Well, I have to say, I'm getting older, which means that I've got experience—I have now more than 35 years in the business. I'm really proud of a lot of achievements in different ways. Before becoming the Director of the Office for Outer Space Affairs, I was at the Italian Space Agency and at the European Space Agency. In those roles, I was more dealing with international cooperation in bilateral, trilateral, also multilateral levels. But still, the main job was to put together new programs, usually big programs, either the contribution to the International Space Station, or big scientific missions in the solar system, etcetera. It was a completely different perspective from the one of Director of the Office for Outer Space appears because the role of Director of UNOOSA is the operations side, so what UNOOSA does with space assets in orbit to improve the quality of life on Earth. So, it's an interesting combination in my life, where I had the possibility to look at the issues at a national level when I was at the Italian Space Agency, at a regional level when I was at the European Space Agency, and then at a global level, and also looking at space from different angles. This is probably a privilege because it has allowed me to have really the full picture. And it's not so easy to have a combination of technical, scientific, diplomatic skills all together. So I'm quite proud of what happened until now.

I hope to be able to continue to advocate for space as a key tool for sustainability, also on Earth, because one of the important points is that space is really a key tool also for helping member states in achieving their goals under the 2030 Agenda for Sustainable Development. In September 2015, the UN approved this bold agenda, which says that by 2030, we should be able to achieve a lot of targets under the umbrella of 17 Sustainable Development Goals (SDGs), which go from eradicating poverty, to land use, from justice to smart cities, from climate action to quality education. It's very broad. These are really the main topics, the main challenges of humanity right now.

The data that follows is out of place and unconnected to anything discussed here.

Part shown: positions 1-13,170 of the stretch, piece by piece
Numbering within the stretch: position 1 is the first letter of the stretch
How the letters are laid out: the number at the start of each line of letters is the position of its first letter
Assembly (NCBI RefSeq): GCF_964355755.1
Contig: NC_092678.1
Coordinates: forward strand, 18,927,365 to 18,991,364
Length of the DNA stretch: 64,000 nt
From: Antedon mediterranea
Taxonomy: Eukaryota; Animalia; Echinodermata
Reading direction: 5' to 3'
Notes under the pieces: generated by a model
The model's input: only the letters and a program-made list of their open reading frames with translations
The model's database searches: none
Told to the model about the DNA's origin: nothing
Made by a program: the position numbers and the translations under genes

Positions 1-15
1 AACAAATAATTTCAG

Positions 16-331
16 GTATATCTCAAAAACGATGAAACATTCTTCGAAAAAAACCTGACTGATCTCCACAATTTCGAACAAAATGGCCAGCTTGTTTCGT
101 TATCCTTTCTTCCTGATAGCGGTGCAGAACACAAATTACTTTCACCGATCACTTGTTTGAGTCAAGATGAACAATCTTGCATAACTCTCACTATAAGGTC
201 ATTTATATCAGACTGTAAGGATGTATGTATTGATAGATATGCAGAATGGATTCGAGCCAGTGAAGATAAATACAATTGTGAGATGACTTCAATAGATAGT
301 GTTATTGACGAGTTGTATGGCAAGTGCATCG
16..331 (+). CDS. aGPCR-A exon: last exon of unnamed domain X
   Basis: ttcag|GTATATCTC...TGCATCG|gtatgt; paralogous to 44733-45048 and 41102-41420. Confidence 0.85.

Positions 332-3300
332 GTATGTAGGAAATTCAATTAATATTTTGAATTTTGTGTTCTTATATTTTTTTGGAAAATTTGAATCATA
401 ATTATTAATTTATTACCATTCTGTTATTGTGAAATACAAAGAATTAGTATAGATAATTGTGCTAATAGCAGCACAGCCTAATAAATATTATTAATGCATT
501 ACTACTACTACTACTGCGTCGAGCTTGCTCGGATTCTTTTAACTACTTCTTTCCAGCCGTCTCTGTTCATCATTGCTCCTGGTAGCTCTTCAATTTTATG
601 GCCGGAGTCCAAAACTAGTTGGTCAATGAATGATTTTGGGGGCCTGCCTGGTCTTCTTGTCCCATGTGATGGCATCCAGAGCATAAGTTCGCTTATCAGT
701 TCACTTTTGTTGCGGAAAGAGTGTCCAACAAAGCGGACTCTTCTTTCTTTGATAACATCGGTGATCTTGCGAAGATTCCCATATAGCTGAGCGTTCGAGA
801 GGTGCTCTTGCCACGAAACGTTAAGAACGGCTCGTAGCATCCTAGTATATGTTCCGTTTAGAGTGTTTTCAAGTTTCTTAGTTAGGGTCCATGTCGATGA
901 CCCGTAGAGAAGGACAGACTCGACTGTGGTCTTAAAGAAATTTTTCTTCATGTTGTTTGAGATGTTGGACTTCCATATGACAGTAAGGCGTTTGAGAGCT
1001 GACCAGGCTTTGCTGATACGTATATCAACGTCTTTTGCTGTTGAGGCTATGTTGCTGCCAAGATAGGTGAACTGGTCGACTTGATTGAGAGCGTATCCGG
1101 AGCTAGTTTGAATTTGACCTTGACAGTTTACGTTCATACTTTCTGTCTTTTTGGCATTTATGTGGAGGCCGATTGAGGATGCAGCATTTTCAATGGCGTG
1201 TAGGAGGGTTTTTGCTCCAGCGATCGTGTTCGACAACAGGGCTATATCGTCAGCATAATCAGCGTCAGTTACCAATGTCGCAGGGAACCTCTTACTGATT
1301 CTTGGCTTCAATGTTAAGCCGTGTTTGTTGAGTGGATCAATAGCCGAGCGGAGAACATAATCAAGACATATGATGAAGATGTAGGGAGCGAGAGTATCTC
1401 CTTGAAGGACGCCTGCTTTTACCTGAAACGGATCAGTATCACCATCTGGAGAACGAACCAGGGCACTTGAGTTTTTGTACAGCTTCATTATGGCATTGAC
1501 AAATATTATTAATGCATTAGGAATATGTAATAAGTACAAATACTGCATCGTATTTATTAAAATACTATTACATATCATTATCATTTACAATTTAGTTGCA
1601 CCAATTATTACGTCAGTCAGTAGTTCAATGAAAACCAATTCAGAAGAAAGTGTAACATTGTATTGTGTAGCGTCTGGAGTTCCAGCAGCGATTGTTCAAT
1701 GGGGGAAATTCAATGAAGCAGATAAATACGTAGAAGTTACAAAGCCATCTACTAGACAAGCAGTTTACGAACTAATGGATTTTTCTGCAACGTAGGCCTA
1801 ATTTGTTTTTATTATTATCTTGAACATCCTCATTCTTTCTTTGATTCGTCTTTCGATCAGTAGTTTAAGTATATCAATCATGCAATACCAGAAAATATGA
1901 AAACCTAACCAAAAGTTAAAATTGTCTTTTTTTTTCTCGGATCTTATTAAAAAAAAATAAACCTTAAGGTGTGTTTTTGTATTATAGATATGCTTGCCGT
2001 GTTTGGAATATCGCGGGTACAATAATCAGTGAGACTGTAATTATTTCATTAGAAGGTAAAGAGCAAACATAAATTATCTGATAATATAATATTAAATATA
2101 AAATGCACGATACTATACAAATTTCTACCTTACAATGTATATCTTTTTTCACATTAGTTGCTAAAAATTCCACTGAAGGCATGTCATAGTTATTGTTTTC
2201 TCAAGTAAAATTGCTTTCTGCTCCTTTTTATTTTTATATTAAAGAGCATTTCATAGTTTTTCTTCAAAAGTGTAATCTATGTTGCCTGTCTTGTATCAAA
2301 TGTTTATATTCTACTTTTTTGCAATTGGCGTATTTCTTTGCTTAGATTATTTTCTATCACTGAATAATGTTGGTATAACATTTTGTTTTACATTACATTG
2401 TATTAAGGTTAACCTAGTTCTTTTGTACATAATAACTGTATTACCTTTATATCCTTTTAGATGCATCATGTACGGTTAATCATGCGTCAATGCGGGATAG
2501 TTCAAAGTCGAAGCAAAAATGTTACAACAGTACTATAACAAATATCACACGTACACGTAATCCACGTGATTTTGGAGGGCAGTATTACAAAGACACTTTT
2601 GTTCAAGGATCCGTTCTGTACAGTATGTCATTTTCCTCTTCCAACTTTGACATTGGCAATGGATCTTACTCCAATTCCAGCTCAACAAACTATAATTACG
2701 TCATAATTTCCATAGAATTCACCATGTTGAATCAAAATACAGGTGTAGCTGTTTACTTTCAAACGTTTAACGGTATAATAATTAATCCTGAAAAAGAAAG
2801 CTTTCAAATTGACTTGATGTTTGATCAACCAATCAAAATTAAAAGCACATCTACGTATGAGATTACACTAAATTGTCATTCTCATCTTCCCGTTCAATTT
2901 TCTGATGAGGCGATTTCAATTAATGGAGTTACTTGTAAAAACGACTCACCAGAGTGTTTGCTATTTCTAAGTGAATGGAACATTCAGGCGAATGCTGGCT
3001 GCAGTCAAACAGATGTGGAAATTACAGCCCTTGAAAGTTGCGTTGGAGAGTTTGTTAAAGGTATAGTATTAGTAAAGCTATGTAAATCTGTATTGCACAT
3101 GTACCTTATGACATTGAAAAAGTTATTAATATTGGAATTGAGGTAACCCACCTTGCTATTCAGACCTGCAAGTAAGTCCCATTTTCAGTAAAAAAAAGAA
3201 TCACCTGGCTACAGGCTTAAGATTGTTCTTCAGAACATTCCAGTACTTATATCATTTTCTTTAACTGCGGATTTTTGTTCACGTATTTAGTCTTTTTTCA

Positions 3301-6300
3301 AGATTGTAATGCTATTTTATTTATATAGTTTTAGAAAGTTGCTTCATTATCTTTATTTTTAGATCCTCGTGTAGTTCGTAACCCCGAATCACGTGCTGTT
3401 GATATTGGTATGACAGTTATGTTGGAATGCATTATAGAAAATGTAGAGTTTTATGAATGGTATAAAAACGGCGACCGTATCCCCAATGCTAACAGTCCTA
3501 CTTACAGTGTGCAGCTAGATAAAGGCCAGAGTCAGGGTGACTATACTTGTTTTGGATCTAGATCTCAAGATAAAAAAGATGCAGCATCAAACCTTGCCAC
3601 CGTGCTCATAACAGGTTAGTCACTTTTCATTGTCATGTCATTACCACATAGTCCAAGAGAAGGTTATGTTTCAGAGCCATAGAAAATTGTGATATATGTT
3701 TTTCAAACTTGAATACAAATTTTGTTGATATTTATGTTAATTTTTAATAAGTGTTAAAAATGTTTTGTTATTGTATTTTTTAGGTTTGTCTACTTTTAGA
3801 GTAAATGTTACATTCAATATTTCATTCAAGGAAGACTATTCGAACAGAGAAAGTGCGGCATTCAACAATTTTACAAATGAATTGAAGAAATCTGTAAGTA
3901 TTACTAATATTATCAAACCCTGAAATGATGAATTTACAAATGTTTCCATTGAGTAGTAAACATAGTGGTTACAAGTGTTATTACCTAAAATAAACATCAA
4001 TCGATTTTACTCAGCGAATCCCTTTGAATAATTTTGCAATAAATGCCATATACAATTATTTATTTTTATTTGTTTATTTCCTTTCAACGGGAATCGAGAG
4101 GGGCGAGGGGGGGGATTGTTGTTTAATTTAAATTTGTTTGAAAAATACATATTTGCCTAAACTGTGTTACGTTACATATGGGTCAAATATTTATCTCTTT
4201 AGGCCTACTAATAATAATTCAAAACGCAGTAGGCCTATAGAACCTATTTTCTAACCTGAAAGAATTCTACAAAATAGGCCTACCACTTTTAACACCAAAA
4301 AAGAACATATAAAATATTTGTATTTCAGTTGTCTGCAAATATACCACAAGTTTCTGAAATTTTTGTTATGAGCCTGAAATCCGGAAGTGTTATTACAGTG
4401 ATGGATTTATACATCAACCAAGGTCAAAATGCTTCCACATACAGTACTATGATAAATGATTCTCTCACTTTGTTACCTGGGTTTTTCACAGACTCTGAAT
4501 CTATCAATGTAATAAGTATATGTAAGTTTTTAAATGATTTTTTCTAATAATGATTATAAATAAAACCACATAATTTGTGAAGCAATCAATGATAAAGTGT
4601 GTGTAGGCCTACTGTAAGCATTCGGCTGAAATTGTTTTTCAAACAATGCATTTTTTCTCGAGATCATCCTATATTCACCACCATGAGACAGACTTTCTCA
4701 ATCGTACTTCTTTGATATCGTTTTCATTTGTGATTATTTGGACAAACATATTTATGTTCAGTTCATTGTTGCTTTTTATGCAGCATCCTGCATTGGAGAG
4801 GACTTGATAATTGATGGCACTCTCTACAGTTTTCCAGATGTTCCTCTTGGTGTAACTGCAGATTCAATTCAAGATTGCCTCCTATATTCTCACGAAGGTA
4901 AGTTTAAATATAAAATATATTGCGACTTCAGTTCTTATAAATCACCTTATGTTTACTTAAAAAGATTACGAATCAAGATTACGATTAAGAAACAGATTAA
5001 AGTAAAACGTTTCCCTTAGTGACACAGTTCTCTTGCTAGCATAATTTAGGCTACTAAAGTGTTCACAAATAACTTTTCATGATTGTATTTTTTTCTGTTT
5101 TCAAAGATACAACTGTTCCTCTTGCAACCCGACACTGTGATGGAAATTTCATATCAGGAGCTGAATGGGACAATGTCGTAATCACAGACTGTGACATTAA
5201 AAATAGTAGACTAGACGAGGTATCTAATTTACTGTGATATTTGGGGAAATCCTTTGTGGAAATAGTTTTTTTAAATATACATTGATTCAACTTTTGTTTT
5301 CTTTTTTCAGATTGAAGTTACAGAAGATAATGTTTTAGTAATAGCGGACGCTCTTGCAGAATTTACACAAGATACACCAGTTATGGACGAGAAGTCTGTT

I believe that space is a good accelerator for helping member states in achieving these goals. UNOOSA made a study together with the GSA—the Global Navigation Satellite Systems Space Agency (GNSS)—so, the European Union Space Agency. A few years ago they combined data of Copernicus, which is the observation program of Europe, and Galileo, which is the GNSS program. They analyzed the 169 targets which underpin the 17 SDGs and found that more than 40 percent of these targets can only be achieved if we use space as a tool for achieving them. If we add satellite communications we can easily go above 50 percent. It's a huge number. Without space, more or less, you cannot do anything. That's really the reason why I'm advocating, every time I can for the importance of space, also for sustainability on Earth, as absolutely mandatory.

Young spoke with Director Di Pippo on March 1, 2022. The interview was conducted before Director Di Pippo left her role as Director of UNOOSA. The interview has been lightly edited to reflect this change, as well as for length and clarity.